On January 4, a federal judge issued an injunction prohibiting the whole world from posting links to important documents about Eli Lilly's drug, Zyprexa, on a public wiki. On January 8, EFF was in court on behalf of one of the wiki's contributors.
Here's the story in a nutshell.
Internal Eli Lilly documents leaked out of a products liability lawsuit about Lilly's best-selling drug, Zyprexa. The New York Times got them, and reported (plus follow up pieces: 1, and 2) that the documents show that Lilly has deliberately downplayed potentially dangerous side effects of the drug, as well as pushing the drug for "off-label" uses not approved by the FDA.
Given the intense public interest in these revelations (the drug has been prescribed to more than 20 million people), it's no surprise that the documents have shown up online, posted to a variety of places. It's also no surprise that someone set up a wiki (zyprexa.pbwiki.com) to publish as-it-happens updates about the controversy.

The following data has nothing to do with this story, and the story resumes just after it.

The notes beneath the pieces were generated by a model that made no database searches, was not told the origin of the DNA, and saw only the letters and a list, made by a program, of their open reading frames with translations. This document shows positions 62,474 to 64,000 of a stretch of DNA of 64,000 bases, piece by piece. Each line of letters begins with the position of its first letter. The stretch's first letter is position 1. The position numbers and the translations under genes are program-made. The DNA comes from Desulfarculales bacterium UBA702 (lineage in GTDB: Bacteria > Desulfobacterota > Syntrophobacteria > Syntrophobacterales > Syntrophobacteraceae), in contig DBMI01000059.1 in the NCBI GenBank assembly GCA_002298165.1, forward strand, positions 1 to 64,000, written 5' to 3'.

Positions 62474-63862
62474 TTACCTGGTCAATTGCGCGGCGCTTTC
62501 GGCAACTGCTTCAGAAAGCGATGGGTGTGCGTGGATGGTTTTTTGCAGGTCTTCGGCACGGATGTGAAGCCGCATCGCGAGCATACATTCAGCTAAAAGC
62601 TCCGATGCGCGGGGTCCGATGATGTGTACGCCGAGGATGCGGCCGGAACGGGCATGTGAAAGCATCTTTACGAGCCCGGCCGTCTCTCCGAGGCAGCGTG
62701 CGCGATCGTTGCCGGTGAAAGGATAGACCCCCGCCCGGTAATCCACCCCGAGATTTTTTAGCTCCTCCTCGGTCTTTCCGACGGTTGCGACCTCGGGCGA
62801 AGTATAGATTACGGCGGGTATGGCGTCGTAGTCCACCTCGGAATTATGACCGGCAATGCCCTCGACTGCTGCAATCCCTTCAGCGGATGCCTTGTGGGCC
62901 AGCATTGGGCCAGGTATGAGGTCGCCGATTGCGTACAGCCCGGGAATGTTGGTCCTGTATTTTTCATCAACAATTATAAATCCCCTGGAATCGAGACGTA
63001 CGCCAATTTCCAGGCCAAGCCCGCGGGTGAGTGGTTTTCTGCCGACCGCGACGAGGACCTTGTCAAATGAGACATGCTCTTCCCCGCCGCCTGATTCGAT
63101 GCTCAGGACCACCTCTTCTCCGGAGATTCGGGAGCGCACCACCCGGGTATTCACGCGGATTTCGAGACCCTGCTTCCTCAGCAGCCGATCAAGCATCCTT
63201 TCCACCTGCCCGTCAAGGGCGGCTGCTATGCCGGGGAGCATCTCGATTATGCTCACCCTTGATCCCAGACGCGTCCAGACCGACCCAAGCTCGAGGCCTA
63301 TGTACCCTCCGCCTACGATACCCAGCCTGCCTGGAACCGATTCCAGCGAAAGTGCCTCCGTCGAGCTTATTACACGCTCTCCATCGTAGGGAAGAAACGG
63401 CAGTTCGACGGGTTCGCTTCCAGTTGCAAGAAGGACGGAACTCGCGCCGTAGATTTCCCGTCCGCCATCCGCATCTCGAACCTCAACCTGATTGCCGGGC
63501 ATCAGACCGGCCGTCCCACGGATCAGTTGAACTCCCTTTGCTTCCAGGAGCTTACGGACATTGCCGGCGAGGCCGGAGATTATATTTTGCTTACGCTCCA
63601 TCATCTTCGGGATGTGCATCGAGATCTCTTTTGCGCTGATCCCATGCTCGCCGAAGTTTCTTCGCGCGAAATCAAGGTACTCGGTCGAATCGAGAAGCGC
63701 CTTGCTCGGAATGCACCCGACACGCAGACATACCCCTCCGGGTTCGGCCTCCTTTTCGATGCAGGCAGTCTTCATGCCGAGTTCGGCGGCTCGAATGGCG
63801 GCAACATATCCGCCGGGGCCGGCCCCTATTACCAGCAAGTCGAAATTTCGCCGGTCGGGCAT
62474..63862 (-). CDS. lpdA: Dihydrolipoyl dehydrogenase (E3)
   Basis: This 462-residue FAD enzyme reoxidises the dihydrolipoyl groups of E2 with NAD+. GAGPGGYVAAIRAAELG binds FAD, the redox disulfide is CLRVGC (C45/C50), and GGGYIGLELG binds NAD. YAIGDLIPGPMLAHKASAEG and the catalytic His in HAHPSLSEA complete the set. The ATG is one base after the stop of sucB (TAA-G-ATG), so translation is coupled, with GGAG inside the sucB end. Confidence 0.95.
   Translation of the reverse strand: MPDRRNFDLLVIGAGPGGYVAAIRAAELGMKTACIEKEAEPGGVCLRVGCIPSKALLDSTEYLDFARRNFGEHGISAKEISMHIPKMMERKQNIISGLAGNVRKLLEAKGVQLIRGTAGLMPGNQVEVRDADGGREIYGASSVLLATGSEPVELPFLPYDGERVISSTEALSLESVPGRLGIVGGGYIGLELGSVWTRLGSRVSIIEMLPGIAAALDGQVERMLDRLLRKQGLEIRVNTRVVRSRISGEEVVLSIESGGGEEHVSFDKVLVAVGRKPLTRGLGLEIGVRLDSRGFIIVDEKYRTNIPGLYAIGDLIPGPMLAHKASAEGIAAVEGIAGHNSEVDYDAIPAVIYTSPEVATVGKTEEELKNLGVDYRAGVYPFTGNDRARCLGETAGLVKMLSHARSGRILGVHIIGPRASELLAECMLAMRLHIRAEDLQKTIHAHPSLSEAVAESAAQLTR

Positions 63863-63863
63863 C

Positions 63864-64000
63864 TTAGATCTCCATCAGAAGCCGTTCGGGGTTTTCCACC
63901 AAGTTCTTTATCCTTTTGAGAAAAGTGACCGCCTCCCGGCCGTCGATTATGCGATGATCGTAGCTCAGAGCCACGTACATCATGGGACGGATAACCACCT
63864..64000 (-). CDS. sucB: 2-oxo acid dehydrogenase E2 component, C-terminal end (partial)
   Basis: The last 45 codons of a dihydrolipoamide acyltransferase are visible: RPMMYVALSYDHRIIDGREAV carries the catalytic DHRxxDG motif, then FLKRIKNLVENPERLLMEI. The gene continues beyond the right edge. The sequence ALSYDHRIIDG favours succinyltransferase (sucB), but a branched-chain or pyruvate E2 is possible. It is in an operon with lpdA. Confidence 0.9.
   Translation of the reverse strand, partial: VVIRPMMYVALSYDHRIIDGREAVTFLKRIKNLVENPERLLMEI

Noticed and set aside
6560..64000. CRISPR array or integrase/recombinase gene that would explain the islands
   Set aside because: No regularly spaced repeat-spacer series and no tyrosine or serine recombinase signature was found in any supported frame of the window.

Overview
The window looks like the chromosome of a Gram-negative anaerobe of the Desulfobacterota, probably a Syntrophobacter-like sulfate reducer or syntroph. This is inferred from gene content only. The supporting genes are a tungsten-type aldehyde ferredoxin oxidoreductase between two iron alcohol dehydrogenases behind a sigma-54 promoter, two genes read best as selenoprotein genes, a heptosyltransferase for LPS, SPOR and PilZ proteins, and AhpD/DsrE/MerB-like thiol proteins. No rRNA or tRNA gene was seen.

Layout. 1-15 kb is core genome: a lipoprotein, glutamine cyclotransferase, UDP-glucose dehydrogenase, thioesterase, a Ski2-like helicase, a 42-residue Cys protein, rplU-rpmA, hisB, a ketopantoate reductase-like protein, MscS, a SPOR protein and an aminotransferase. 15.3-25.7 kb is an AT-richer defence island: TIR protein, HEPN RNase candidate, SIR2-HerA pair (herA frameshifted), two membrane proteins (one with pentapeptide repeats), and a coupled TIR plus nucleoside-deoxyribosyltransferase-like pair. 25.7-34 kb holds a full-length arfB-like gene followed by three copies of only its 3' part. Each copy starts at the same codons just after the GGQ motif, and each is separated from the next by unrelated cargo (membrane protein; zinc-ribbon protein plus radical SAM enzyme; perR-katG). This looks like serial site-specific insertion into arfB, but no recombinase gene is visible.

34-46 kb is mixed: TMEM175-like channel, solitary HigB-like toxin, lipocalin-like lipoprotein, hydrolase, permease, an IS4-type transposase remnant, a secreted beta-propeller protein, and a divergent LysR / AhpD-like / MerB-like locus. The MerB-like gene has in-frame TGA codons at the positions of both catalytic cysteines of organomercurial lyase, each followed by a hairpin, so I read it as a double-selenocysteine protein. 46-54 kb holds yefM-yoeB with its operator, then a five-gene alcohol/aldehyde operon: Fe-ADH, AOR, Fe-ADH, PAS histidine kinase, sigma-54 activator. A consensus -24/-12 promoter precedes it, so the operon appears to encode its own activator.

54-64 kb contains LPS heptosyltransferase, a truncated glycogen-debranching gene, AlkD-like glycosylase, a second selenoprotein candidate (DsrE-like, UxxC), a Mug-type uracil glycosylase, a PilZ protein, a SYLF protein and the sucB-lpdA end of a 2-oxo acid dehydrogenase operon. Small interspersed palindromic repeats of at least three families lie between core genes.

Eli Lilly then asked the court handling the product liability lawsuits to help them censor these documents off the Internet. Rather than focusing on just the leaker, however, Lilly targeted the wiki. On January 4, the judge granted an injunction barring the wiki from posting information that would "facilitate the dissemination of the documents." (Even before the order issued, Lilly's lawyers sent a takedown notice to pbwiki for hosting the wiki, alleging copyright infringement! Hey, Lilly, you might want to read the Diebold ruling.)
Yes, that's right, that's an injunction barring the whole world from posting links to a wiki. Links to documents about the health risks of a drug prescribed to more than 20 million people.
That's what First Amendment lawyers call a prior restraint. Just like the courts couldn't stop newspapers from publishing the Pentagon Papers, so, too, they may not prohibit the public from linking to these documents on a wiki.
EFF went to court yesterday on behalf of a contributor to the wiki to make exactly this point. The judge refused to amend his order, but will be giving us another chance on Tuesday, January 16.
In the meantime, if you or anyone you know has taken Zyprexa, you may want to read The New York Times stories based on these internal Lilly documents. Because you can bet that if Lilly wants to censor them off the Internet, there's probably something worth reading in them.